No one doubts the power of recognition, whether it involves recognizing the work of individuals or an entity. Volumes have been written on the value of recognition when it comes to employee management, noting time and time again that employees value recognition almost as much — and sometimes more so — than pay increases.
Peer recognition is extremely effective when it comes to building culture, particularly in reinforcing positive behavior or advancing a fundamental cause within a specific group, profession or industry. And I am proud to say that this industry does an exceptional job at focusing in on the critical issues that need attention and reinforcing positive movement in regard to those areas. The Polk Aftermarket Inventory Efficiency Award presented annually during the Global Automotive Aftermarket Symposium is one example. So are the recognitions emanating from the various tightly-focused industry groups like the Automotive Communication Council, the Women’s Board, the National Catalog Managers Association and the many, many others that lead our industry into the proper direction.
Back in late October in The Greensheet, we covered AAIA’s inaugural Head of the Class Awards, which recognize outfits that continually invest in employee education and training. The program grew out of the work of one of the trade association’s committees — the education committee, which, like the other associations’ various committees and segments, is manned by volunteers from throughout the industry who are dedicated specifically to advancing the cause of training and education. All of our major trade associations have a similar committee structure and a dedicated army of industry volunteers who work tirelessly for our industry.
At the time of our reporting, we noted the winners: Manufacturer – Tenneco, Monroe, MI; Warehouse Distributor – KOI Auto Parts, Cincinnati; Jobber – Olympus Imported Auto Parts, Alexandria, VA; Manufacturers’ Representative – the N.A. Williams Co., Atlanta; and Repair Shop – The Car Doctor, Oklahoma City, OK. We also noted that the winners were selected based on the education and training practices of the awarded company, including what prompted that organization to invest in training; the types of training accomplished; the initial goals, experiences and results of the training; and future plans for continuing the commitment to education and training. And though these companies were recognized at AAIA’s Town Hall breakfast at AAPEX, it dawned on me that these companies deserved more attention. It’s my guess this new award got lost in the hectic pace of show week and the pre- and post-show hoopla.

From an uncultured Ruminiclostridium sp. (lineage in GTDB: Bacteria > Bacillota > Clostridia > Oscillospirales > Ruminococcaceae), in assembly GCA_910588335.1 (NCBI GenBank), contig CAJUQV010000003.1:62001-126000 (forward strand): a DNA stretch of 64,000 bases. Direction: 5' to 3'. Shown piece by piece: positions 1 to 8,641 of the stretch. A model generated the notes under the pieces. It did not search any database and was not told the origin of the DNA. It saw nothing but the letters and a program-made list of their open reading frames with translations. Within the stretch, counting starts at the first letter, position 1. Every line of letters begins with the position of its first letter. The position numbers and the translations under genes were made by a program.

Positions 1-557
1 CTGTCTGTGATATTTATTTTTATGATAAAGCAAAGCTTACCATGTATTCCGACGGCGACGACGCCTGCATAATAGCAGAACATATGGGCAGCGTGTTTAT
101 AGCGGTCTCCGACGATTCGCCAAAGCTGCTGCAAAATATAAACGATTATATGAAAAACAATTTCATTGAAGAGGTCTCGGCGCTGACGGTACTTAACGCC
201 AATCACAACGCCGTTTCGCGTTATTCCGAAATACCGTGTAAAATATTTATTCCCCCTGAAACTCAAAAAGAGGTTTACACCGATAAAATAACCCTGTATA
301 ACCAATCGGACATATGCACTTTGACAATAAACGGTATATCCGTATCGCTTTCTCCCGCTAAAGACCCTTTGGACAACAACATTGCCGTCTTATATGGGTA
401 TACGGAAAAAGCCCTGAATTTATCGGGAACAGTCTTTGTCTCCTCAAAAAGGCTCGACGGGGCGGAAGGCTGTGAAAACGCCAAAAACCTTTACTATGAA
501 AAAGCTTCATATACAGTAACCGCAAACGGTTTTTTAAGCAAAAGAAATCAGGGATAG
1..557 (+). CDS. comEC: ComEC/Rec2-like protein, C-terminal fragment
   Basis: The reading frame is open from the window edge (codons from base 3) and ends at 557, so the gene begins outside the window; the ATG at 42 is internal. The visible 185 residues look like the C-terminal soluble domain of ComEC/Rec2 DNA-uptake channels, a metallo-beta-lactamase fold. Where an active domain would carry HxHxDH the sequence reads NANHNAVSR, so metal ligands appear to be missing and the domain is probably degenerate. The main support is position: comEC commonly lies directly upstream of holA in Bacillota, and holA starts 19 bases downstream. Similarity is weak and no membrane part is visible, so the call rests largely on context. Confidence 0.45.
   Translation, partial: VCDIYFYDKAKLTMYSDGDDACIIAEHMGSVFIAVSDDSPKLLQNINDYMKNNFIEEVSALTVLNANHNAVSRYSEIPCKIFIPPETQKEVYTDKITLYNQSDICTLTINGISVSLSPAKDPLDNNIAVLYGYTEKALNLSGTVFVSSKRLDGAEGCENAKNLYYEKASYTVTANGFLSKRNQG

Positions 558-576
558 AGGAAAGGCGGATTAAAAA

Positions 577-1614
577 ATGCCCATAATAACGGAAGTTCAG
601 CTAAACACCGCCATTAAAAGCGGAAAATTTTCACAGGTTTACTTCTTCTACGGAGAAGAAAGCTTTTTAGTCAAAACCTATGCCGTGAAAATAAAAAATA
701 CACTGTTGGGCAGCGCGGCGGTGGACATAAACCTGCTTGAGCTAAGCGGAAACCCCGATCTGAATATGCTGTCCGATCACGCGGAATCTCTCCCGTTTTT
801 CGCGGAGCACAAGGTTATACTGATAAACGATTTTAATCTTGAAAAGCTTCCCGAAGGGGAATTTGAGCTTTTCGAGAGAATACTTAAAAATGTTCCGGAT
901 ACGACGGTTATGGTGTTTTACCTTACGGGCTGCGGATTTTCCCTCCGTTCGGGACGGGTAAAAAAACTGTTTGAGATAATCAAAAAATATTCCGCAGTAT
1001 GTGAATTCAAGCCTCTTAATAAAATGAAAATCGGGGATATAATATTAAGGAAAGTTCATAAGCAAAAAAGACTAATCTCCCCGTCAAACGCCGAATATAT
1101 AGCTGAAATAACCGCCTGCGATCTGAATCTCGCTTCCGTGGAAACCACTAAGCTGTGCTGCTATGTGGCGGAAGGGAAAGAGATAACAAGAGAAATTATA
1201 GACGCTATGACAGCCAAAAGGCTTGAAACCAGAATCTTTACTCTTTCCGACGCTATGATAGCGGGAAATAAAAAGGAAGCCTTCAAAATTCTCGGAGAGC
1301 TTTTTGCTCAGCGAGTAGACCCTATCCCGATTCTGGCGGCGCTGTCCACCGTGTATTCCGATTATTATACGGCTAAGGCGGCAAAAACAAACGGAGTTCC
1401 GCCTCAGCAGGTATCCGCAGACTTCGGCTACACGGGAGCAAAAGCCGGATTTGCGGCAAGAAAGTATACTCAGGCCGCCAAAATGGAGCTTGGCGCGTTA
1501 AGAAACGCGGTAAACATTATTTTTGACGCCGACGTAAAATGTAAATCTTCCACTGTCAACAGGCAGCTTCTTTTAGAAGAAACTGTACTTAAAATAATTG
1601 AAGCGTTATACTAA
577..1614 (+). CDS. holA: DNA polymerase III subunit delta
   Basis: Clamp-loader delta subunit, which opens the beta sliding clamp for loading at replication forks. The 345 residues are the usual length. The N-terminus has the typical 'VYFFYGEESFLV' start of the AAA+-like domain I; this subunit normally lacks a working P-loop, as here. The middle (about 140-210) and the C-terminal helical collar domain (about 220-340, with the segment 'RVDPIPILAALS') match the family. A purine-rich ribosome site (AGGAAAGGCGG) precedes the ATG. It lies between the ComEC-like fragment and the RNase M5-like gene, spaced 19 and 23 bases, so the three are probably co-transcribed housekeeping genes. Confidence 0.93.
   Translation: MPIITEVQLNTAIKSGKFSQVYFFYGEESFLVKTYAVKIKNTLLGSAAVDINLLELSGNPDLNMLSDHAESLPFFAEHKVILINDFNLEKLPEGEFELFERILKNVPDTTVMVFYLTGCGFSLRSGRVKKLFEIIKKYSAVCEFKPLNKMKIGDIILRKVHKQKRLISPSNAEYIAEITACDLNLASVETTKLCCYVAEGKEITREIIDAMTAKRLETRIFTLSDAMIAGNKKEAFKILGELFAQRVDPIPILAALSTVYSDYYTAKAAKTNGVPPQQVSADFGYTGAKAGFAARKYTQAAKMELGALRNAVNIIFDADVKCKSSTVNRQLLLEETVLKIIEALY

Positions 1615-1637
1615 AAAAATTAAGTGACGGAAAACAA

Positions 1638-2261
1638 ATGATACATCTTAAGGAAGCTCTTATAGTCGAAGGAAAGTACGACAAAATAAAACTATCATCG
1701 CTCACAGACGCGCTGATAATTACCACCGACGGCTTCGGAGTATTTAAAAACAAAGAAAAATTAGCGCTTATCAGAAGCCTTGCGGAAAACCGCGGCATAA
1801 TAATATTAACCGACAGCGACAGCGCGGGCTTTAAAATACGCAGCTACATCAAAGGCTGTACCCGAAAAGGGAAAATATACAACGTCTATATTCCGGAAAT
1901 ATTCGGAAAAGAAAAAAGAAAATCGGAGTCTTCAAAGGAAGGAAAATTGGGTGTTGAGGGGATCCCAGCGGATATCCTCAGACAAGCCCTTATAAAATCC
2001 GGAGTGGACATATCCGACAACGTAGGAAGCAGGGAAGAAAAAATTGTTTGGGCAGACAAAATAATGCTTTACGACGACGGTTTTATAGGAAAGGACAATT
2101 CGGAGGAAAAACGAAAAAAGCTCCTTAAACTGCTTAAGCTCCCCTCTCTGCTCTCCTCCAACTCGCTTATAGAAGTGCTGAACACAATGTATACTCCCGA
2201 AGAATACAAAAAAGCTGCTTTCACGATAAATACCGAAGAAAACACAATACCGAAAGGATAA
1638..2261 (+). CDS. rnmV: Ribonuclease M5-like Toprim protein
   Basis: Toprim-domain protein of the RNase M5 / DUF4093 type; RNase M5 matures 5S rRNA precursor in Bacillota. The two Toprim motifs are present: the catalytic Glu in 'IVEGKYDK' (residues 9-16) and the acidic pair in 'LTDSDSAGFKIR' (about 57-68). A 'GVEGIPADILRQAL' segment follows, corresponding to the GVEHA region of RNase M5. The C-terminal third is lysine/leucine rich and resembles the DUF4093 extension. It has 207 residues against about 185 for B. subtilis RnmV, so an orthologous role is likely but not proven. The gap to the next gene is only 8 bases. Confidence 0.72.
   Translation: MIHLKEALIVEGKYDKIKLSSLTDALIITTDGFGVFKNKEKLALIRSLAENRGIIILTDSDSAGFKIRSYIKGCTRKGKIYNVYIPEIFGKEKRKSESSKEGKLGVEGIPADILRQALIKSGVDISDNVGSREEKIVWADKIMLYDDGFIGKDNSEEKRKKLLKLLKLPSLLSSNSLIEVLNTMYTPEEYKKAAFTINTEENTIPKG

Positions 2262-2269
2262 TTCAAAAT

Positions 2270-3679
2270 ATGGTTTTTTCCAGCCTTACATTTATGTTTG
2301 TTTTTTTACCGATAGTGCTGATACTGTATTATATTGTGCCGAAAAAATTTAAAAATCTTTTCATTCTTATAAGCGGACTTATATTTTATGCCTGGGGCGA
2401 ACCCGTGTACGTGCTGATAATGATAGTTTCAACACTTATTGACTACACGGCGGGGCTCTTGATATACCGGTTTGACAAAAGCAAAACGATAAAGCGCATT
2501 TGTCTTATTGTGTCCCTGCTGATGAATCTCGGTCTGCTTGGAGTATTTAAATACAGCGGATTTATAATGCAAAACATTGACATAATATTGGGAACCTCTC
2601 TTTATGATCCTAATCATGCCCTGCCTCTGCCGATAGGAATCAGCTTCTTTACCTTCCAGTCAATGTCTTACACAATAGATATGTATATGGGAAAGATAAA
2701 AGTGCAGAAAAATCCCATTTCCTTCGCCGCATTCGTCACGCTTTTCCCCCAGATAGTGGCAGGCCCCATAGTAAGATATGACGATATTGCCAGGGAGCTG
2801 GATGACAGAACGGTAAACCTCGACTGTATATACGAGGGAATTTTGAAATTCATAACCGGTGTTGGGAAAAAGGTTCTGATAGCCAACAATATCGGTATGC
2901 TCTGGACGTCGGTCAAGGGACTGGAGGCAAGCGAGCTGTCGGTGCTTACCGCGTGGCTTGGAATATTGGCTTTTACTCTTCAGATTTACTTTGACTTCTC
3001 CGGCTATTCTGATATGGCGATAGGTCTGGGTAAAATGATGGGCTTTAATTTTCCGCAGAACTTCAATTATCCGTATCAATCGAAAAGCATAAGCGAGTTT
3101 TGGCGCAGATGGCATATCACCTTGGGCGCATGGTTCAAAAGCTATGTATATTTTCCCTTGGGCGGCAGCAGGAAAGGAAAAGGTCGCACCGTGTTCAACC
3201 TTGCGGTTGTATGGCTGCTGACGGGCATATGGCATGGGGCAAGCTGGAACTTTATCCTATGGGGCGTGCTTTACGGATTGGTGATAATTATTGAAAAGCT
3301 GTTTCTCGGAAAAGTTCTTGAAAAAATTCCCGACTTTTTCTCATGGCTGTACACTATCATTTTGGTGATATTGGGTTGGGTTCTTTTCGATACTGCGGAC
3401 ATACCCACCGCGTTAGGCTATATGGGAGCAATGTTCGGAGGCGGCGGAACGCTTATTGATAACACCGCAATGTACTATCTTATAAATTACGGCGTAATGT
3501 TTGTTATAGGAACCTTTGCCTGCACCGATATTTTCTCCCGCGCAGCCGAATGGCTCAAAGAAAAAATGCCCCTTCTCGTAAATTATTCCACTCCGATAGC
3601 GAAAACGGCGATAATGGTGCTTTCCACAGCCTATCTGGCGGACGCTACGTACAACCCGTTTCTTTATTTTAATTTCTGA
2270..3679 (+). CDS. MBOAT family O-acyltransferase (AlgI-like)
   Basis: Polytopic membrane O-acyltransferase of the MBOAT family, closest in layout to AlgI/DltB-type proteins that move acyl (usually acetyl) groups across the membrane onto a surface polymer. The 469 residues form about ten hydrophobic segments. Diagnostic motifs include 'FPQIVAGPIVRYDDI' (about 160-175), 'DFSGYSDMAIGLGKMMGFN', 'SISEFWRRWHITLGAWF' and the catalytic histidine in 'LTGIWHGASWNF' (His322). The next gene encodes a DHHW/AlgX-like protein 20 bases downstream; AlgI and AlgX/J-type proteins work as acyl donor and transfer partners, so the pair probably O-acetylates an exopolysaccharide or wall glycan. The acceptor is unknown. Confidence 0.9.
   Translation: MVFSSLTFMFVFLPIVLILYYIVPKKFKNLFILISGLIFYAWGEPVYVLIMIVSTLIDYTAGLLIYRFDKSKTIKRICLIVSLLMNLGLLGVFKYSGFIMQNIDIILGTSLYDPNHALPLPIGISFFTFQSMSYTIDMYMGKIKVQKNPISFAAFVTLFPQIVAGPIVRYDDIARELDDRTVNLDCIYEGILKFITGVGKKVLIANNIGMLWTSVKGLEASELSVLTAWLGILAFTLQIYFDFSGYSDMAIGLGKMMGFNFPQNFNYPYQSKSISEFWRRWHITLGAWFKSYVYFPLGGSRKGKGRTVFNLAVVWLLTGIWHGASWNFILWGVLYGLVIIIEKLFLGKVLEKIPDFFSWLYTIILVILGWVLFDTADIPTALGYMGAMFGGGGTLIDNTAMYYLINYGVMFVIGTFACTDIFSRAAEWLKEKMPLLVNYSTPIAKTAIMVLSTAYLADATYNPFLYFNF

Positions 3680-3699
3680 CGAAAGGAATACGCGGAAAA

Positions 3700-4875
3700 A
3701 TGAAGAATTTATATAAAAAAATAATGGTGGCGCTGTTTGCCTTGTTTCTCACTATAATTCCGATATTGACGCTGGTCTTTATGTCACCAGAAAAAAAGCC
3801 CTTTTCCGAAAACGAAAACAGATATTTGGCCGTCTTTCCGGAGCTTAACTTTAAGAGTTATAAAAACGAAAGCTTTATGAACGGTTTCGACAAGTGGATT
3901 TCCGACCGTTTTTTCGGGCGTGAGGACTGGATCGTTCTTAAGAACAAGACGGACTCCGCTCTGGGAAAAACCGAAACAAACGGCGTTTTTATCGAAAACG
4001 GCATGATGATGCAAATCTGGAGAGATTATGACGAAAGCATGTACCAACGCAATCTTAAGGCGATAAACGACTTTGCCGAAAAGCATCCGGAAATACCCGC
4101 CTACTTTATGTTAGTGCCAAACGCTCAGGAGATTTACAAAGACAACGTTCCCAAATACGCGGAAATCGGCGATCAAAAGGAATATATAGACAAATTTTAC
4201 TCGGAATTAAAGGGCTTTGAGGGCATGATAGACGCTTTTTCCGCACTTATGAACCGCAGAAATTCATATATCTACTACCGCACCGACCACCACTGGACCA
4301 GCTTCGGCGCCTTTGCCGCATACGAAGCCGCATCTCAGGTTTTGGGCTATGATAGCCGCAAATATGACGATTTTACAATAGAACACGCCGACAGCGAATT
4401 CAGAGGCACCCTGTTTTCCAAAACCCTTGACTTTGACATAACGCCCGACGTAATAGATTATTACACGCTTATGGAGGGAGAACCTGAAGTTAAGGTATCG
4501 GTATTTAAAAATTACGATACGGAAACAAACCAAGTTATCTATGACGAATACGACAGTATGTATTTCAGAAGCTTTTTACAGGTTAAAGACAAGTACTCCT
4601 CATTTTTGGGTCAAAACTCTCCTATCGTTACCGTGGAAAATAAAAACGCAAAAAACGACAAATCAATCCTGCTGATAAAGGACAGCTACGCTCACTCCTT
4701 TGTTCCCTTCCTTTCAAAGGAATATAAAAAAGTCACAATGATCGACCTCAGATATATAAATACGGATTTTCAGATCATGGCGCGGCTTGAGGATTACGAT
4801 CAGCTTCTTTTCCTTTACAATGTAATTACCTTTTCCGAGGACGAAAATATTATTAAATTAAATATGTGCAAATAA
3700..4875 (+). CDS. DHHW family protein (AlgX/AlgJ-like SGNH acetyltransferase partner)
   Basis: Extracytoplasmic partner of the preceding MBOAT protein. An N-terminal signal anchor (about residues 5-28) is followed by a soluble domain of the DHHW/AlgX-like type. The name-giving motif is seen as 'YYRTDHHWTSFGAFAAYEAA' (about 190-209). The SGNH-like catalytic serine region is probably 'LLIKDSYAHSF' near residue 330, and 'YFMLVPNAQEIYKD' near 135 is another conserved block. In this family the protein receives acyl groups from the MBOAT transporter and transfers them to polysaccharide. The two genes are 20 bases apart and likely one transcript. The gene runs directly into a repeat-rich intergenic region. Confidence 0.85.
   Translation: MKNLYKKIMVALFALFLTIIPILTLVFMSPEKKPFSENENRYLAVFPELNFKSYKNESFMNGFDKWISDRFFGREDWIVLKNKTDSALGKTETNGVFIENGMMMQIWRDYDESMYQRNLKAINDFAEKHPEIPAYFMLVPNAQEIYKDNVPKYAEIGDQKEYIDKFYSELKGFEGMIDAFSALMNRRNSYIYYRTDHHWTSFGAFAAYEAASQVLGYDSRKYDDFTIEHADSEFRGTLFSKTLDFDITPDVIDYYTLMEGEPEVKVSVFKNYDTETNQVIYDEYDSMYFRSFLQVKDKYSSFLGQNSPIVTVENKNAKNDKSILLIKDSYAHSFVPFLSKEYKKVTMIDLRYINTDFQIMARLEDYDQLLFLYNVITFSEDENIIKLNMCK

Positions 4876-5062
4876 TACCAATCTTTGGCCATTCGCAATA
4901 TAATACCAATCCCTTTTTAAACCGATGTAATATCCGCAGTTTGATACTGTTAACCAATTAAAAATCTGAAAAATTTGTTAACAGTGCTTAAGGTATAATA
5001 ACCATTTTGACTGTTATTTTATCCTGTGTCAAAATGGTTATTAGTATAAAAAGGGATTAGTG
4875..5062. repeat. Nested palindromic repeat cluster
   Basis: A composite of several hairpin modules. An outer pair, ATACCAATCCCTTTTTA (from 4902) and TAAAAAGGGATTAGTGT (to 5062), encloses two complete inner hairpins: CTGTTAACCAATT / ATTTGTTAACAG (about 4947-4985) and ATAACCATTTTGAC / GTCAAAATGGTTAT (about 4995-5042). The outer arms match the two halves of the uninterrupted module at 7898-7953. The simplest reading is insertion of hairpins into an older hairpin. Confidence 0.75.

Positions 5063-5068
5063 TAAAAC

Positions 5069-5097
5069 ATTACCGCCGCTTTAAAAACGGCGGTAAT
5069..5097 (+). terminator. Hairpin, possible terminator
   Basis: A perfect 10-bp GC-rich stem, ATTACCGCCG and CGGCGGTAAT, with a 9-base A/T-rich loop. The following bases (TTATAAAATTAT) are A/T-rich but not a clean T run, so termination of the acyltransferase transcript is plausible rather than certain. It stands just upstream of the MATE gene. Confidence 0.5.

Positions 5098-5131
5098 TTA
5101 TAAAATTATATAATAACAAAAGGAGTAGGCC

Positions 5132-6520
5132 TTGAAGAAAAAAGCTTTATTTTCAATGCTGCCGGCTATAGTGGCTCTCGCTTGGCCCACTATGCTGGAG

Tenneco was recognized for the wide array of employee education and training programs. The company puts its money where its mouth is with a strong annual training budget and a tuition reimbursement program for employee development. Tenneco claims to have a 100-percent retention rate since implementing a new sales orientation training program, as well as generally having a lower overall turnover rate. KOI Auto Parts made a significant financial commitment to its employees’ educational needs by purchasing the software and hardware needed to deliver the training programs to where it was needed at its various locations. All stores have a dedicated computer located away from the counter to access the various courses and seminars, and KOI makes available ASE’s P2 exams, as well as the AIA Import Parts Specialist exams to staff members recommended for these certifications. KOI has also conducted week-long programs involving the University of the Aftermarket. Olympus Imported Auto Parts recognized different areas of the company had different needs, so it formalized with manuals, handbooks, training DVDs, PowerPoint presentations and other training material for the various departments outlining what is needed for a person to excel at his or her job. New employees, on-the-job programs are emphasized and existing employees are supported for ASE and AIA certifications. N.A. Williams uses resources throughout the industry to make “continuous improvement” a way of life in the sales organization.
Mike Bailey, the owner of The Car Doctor repair facility in Oklahoma City, took things into his own hands regarding training for his staff, becoming a certified mentor for Oklahoma State University’s Protech Program, a secondary ed program offering an associate degree and direct path to job placement. He now hires from the Protech program, requires 40 hours of training yearly for his techs and maintains a 5 percent training budget yearly. That has helped his bottom line increase by 75 percent, and technician productivity has increased by 100 percent.
This is the type of leadership that needs to be recognized, and certainly the kind of business behavior we should all emulate.
Gary A. Molinaro, Editor/Publisher